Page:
Chapter 13 functions as a court supervised payment plan. However, there is much more to a Chapter 13 than simply submitting a repayment plan and sending in money. Your Chapter 13 plan must satisfy the requirements of the Bankruptcy Code and you must resolve objections filed by either the Chapter 13 trustee, creditors or both. As you will see, the Bankruptcy Code requirements are generally a matter of making the right calculations, while trustee and creditor objections are more a matter of how much you can be squeezed.
Requirements of the Bankruptcy Code
There are basically four requirements set out for Chapter 13 cases in the Bankruptcy Code:
- Means Test Projection of Disposable Income Test. If your household income exceeds the median income for a similarly sized family in Georgia, we are required to complete a detailed means test analysis of your spending. The means test requires us to use historical data about your household income, reasonable expenses allowances as permitted by the United States Trustee and some expenses from your actual budget. All of these numbers are plugged into a formula and the result will be a number that, in theory, represents your disposable income.
- Best Interests of Creditors Test: Unsecured creditors in Chapter 13 must receive at least as much as they would if you were filing Chapter 7 and your assets were being liquidated by a trustee. Often, Chapter 13 debtors own assets that are not fully sheltered by the Georgia exemption statute. Once we figure out how much equity you have in non-exempt assets, we divide that by your unsecured debt to figure out how much your unsecureds would get in a Chapter 7 liquidation.
- Example: Tom owns a house worth $100,000, subject to a $70,000 mortgage. He has $15,000 of unsecured debt.
- $100,000 – $70,000 = $30,000 equity. Tom can shelter $21,000 of this equity under the Georgia exemption statute, leaving $8,500 of non-exempt equity. $8,500 / $15,000 = .56666. Tom’s Chapter 13 case would therefore have to pay unsecured creditors at least 57 cents on the dollar to pass the best interest of creditors (also called the liquidation) test.
- Correct Treatment of Secured Claims: Secured claims other than mortgages must be provided for in your plan. Some secured debts must be paid in full in your plan, while others can be bifurcated, which means that the claim will be treated as a secured debt to the extent of the value of the property, with the remainder treated as an unsecured debt. Most secured creditors are also entitled to interest, and creditors secured by motor vehicles get special treatment. All of the rules relating to secured debts must be met for your plan to pass muster.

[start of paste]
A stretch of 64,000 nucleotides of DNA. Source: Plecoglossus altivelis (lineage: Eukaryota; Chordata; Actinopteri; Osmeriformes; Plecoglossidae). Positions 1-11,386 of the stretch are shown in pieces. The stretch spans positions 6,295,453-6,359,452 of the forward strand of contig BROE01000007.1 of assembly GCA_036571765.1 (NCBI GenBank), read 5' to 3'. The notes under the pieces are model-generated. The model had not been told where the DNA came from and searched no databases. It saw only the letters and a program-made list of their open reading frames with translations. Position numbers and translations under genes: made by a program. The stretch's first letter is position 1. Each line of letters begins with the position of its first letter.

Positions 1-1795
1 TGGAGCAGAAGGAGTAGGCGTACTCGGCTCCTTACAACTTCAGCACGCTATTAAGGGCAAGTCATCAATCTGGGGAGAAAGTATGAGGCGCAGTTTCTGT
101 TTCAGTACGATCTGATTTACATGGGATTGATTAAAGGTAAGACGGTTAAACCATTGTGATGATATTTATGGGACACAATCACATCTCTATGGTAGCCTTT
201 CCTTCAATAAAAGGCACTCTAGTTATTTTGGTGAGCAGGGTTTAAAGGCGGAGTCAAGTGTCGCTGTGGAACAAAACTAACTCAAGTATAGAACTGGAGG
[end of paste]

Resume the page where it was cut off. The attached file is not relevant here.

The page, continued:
- Budget Test: In addition to the means test budget, you also have to submit a real life budget in your Chapter 13 plan. Does your real life budget leave you with enough money to fund the plan that these other tests mandate? The judge will not, for example, confirm a plan that contains a $100 per month food budget for a family of four.
In addition to the requirements of the Bankruptcy Code, we must also prepare for…
- Creditor and Trustee Objections: Creditors, and to a lesser extent Chapter 13 trustees want you to submit a plan that pays as much as possible to your creditors. By contrast, as your lawyer, I know that five years – the length of a typical Chapter 13 plan – is a long time. During that time you are going to need to spend money on home repairs, car repairs and you may have personal emergencies like an unexpected illness or a funeral that requires a last minute plane trip. Further, you are going to want to go to the movies periodically or go out to dinner with your family.
Our observation over the years has been that creditors and sometimes the trustee can get so focused on squeezing every last dime out of your budget for payment into you plan that they forget that you a real person who should not be expected to live on rice and beans for the next 5 years.
As your attorneys, we are also your advocates and we will make every effort, including arguing to the judge, if we reach a point where creditors or the trustee want more than you can practically give.